Heart Health

Is High Cholesterol in Your DNA? 3 Common Types of Inherited Cardiac Disorders

If your family has a history of heart problems and you're wondering if these issues are hereditary, you may be on the right track. Scientists now know that several common cardiac disorders may be inherited. But what does that mean for you? Should you undergo genetic testing to learn if you're at higher risk for elevated cholesterol levels or even a heart attack?

What Is an Inherited Cardiac Disorder?

Any health condition that is passed from parent to child because of a gene mutation is considered hereditary, and researchers have identified several heart disorders that genetics cause. According to the British Heart Foundation, these cardiovascular conditions usually fall into three broad categories:

  1. Inherited heart-rhythm disorders. These disorders affect the manner in which the heart beats. A genetic anomaly can either slow the heart rate or cause the heart to beat very fast. These conditions include long QT syndrome (LQTS), Brugada syndrome, catecholaminergic polymorphic ventricular tachycardia (CPVT), and progressive cardiac conduction defect (PCCD).
  2. Inherited cardiomyopathies. A gene defect can cause the heart muscle to become weak or thick. These changes in the muscle tissue cause problems with heart contraction and lead to inherited cardiac disorders such as dilated cardiomyopathy, hypertrophic cardiomyopathy, and arrhythmogenic right ventricular cardiomyopathy.
  3. Inherited cholesterol problems. Most cases of high cholesterol do not derive from faulty genes, but from high cholesterol that runs in families. These can be traced to a specific gene mutation called familial hypercholesterolemia.

How Are Inherited Cardiac Disorders Diagnosed?

Because certain heart disorders are hereditary, you may think that genetic testing holds the key to diagnosis and treatment. In most cases, however, that's not how it works.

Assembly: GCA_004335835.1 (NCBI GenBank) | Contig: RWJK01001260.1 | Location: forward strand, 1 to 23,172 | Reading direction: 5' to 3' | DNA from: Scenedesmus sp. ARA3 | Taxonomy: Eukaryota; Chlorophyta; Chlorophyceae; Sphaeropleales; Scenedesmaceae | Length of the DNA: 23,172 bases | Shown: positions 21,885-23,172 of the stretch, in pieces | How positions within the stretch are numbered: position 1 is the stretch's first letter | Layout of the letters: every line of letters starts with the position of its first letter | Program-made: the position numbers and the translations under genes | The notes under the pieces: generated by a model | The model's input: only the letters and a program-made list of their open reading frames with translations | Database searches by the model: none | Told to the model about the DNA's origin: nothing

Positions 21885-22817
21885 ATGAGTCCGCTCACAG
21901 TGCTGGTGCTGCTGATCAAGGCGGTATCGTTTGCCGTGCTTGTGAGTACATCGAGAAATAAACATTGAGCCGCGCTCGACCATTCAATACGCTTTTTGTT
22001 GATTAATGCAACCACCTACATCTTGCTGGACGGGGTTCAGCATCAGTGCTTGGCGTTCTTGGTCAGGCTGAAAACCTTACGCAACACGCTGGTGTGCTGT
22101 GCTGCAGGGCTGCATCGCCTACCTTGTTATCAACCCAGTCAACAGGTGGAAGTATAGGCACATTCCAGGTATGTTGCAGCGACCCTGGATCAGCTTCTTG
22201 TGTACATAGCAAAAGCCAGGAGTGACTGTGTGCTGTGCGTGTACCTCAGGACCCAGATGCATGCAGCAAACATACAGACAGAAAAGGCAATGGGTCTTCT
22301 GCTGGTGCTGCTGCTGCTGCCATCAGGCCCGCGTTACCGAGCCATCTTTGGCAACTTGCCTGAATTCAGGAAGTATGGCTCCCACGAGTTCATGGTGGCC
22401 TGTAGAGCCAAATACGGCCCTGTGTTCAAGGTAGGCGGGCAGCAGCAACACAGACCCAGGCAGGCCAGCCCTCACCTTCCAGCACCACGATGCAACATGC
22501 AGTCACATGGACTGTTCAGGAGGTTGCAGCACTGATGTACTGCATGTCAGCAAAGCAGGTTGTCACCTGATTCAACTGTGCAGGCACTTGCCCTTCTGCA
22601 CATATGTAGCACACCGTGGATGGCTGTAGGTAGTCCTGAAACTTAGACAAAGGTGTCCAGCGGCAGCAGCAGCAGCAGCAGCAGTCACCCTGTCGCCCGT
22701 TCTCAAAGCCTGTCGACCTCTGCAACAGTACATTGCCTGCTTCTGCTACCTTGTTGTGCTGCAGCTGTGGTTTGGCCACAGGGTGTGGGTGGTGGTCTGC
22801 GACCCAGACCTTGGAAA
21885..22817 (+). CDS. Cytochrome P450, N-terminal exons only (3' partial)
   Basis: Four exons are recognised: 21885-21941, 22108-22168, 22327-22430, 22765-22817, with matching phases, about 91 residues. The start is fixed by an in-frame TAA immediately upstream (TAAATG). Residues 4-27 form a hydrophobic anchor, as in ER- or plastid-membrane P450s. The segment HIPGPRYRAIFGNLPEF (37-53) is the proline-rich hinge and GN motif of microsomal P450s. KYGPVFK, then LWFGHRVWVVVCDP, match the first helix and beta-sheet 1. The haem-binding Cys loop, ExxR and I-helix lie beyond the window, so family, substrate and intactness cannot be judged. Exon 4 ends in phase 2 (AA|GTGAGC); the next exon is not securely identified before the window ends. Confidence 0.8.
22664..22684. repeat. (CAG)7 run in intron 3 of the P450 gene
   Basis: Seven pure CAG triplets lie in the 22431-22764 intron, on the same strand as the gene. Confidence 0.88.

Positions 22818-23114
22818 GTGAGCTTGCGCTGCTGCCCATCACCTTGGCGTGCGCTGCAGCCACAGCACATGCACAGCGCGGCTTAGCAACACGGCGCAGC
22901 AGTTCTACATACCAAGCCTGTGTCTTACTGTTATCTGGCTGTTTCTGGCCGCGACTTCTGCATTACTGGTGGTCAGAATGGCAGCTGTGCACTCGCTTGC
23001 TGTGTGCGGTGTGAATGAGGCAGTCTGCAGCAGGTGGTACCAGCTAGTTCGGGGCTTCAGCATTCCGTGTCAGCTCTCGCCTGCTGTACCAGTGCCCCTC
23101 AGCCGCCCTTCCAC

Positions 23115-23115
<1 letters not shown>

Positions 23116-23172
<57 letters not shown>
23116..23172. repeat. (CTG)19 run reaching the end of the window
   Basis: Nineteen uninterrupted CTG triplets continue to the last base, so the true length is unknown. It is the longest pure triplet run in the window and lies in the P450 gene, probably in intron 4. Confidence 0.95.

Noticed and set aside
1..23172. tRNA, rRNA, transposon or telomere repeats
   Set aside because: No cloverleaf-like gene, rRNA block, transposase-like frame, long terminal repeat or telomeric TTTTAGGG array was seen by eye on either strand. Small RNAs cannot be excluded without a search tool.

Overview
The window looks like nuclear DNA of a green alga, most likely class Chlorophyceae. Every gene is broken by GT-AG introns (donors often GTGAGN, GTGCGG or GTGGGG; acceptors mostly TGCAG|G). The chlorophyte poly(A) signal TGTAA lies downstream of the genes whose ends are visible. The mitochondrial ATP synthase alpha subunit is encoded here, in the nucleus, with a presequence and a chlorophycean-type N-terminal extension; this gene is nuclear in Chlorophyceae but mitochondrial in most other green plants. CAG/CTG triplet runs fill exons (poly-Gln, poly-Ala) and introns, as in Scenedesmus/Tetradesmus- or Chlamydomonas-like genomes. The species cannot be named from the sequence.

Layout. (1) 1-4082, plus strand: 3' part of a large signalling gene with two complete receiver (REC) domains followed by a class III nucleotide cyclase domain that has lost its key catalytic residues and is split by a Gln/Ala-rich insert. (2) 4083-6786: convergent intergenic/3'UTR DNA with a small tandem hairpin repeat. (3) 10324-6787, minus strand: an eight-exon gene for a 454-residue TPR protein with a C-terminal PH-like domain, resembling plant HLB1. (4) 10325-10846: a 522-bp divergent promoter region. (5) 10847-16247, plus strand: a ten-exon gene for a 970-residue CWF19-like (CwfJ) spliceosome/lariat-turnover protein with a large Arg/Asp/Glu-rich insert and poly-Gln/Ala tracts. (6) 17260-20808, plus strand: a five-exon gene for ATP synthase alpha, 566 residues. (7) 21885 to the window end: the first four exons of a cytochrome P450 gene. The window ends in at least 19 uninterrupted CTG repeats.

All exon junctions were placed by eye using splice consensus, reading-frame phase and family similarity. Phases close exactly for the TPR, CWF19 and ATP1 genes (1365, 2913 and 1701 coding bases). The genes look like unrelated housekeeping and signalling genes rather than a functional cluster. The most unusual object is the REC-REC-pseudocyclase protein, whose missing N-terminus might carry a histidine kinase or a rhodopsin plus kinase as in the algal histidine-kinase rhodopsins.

The most important piece of the diagnostic puzzle may lie in your family history. Ask your parents, grandparents, brothers, and sisters about any health problems, then tell your doctor about conditions that show up in multiple family members. You don't need to dig deep: Doctors often discount disease processes that occurred more than two generations ago because medicine and lifestyle were so different then, so you can safely start with a recent history and go from there.

Your doctor will use your family medical history in conjunction with modern diagnostic tools to determine whether you have an inherited cardiac disorder. Genetic heart rhythm disorders are diagnosed using an electrocardiogram (ECG or EKG) test, and inherited cardiomyopathies may be diagnosed using minimally invasive methods such as echocardiogram or cardiac catheterization to view the structure of the organ. High cholesterol levels that run in your family and defy lifestyle interventions, such as a change in diet and increase in exercise, likely will be classified as hereditary with no further testing involved.

Early Diagnosis Can Save Your Life

Because some genetic heart problems can cause sudden death, early diagnosis is crucial. If your family exhibits a history of heart problems, be sure to provide your doctor (and your children's pediatrician) with a solid family history. When inherited cardiac disorders are diagnosed early, they can be treated or monitored. These early interventions may help you live a long, healthy life, no matter what your DNA says.

Posted in Heart Health

Elizabeth Hanes, RN, BSN, taps her broad journalistic background to craft health and wellness content that inspires, engages, and entertains readers. Her byline has appeared in print and online publications ranging from AntiqueWeek to PBS' Next Avenue. An expert in elderly care issues, Elizabeth won an Online Journalism Award in 2010 in the Online Commentary/Blogging category for "Dad Has Dementia," a piece based on her experience caring for her father. In addition to her bachelor’s of science in nursing, Elizabeth holds a BA in creative writing.

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*This information is for educational purposes only and does not constitute health care advice. You should always seek the advice of your doctor or physician before making health care decisions.